Arriving in the midst of an extraordinarily stressful time in the world, “Set It Right” is a strikingly simple reminder to recognize our fellow persons and treat them with kindness, dignity, and respect. McLaughlin’s opening line says it all: “Will you go out of your way to be kind?” From there on out, The Rare Occasions build a dynamic song centered around decency and goodwill toward others. It’s socially and somewhat politically charged, and listening to it will no doubt will make us better people:

yea you know what you gotta do
when the sound isn’t cutting through
yea you know what you gotta do
you gotta live on the ground
you gotta give ‘em the truth

“Set It Right” is fun and thirsty, but most of all, grounded in a world that needs more kindness and humanity. The Rare Occasions’ energy is infectious, and their music as engaging as always. What a comeback!



:: “Brightside” – Arrested Youth ::

Jimmy Crowley, New York

In trying times, all you can do is look for the bright side, right? Arrested Youth’s “Brightside” melds a stadium-ready chorus to personal ukulele-orchestrated verses. The song about seeking the positive side of things is a dose of upbeat anthemism that can perk your spirits up.



:: “Me and My Guitar” – A Boogie Wit da Hoodie ::

Ilana Kalish, West Egg, NY

When Bronx rapper A Boogie Wit da Hoodie dropped his latest release “Me and My Guitar,” off his new album Artist 2.0, a song about heartbroken loneliness, there’s no way he could’ve known it would sing for a whole cross-section of our world community lonely for another reason: Coronavirus quarantine. 

It’s just me and this guitar, playing this song
You can try stealing my heart, it’s already gone
You can tell something is wrong, just leave me alone
I don’t even know where to start, I’m just done
Used to being in my room with you, now you’re gone
Oh, I only see you through a phone now, where did you go?

As A Boogie explained in an interview with Brandon “Jinx” Jenkins, “Me and My Guitar” was written with late spitter Juice WRLD in mind. The two collaborated on the track “Demons & Angels,” off A Boogie’s 2018 tape Hoodie SZN, so A Boogie knew it’d be a good fit.  Unfortunately, the music world lost Juice WRLD before  they could work together on “Me and My Guitar.” A Boogie decided to fly solo on the mission because “nobody else could even master up to that. If I put anyone else in that song it would never make no sense.“

So, whether you’re in quarantine or not, give “Me and My Guitar” your ears for a bit. It’ll have you dancing like no one‘s watching… and they probably can’t see you over the medical mask anyway.

:: “Pressure Makes Diamonds” – Amethysts ::

Luke Pettican, London

With their first release of the year, Amethysts tease their upcoming debut album with the release of ‘Pressure Makes Diamonds’. The track sees them perfectly intertwine beautifully intricate production with astoundingly absorbing lyricism. That sparsely atmospheric production allows the track’s lyrical sentiment to shine through in a truly captivating manner, signaling Amethysts as a duo who remain committed to innovative artistry.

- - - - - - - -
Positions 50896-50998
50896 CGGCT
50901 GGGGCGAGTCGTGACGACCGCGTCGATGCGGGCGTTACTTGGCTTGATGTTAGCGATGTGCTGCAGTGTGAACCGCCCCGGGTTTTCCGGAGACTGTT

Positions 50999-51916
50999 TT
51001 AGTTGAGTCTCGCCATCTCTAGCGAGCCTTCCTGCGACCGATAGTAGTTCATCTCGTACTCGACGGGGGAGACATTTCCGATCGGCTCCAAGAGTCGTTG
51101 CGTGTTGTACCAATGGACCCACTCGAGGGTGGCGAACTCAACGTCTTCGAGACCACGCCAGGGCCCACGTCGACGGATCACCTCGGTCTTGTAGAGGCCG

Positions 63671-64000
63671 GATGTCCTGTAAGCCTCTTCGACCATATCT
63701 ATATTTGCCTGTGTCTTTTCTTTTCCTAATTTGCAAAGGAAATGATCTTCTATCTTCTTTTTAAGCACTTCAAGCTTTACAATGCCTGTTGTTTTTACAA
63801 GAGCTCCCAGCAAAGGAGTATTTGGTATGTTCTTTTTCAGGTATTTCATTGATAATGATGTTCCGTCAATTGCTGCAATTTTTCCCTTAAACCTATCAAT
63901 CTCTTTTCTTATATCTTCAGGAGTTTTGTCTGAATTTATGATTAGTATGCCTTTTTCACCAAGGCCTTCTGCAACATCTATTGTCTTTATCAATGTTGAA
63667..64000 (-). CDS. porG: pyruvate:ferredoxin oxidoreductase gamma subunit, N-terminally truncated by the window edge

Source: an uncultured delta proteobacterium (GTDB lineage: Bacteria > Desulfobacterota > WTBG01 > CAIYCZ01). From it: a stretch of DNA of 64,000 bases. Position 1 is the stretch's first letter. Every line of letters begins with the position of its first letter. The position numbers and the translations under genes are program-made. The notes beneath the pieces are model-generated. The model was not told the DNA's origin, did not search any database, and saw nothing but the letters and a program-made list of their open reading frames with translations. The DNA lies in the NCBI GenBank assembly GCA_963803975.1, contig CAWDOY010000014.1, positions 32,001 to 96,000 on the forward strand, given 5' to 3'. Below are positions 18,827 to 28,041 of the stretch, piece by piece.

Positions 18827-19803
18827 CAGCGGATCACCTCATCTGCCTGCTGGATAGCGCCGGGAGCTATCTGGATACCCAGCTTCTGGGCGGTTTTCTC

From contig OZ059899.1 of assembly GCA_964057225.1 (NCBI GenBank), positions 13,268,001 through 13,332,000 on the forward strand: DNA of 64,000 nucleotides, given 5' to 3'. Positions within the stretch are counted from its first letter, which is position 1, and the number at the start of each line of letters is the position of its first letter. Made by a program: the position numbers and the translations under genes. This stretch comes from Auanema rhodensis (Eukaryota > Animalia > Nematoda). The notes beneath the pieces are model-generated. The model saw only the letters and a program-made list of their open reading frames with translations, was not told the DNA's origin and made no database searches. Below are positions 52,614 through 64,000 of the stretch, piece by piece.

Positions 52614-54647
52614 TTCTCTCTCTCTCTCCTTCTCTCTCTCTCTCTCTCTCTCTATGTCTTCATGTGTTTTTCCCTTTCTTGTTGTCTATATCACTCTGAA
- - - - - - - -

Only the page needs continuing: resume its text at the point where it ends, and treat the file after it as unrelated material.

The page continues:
:: “The Garden” – Briston Maroney ::

Lowndes Commander, South Carolina

Whether the tempo is fast or slow, Briston Maroney has a knack for making rock songs with energetic melodies and lyrics that seem to perfectly straddle the line between broad and specific– both relatable and easy to sing along to. Maroney’s latest single “The Garden” fits that description and then some, filled with wise realizations and one-liners.

Much of “The Garden” juxtaposes Jesus and the Devil, almost as if they’re sitting on Maroney’s shoulders, or “calling from a payphone stall,” telling him what to do and act on. Music and lyrics continually intensify together and let out a breath, ending the song in a moment of reprieve. “The Garden” is part of Maroney’s ongoing Miracle series, and I’m looking forward to watching the series grow.



:: “Days” – CIEL ::

Robin Fulton, London

As vocalist Michelle Hindriks outlines, ponders on “feeling distant from other people”, and it’s this introspective aesthetic that ties all elements of “Days” together with dutiful ease. An amalgam of dream pop and shoegaze stylings, ‘Days’ could easily soundtrack a despondent protagonist’s internal monologue in a feature film, as they get lost in a thoughtful melancholy. Or at the very least, the track will ensnare your consciousness for all of its four minutes. Consider appetites suitably whet for the Brighton-based trio’s new EP coming later this spring.



:: “Pink Shiver” – P.E. ::

Nick Matthopoulos, Chicago

Admittedly, I didn’t know much about this band before a friend showed me “Pink Shiver” earlier in the week and since then it’s had me hooked. The song starts with a muffled, shuffling drum beat lead by an upfront and honking sax lead which gives way to synths and a groovy bass part. The song drones, in a way, in that the composition doesn’t change too much, but is always doing something interesting and adding in different sounds and colors. It’s dancy, kind of dark, and easy to get into.



:: “More Hearts Than Mine” – Ingrid Andress ::

Erica Garcia, Los Angeles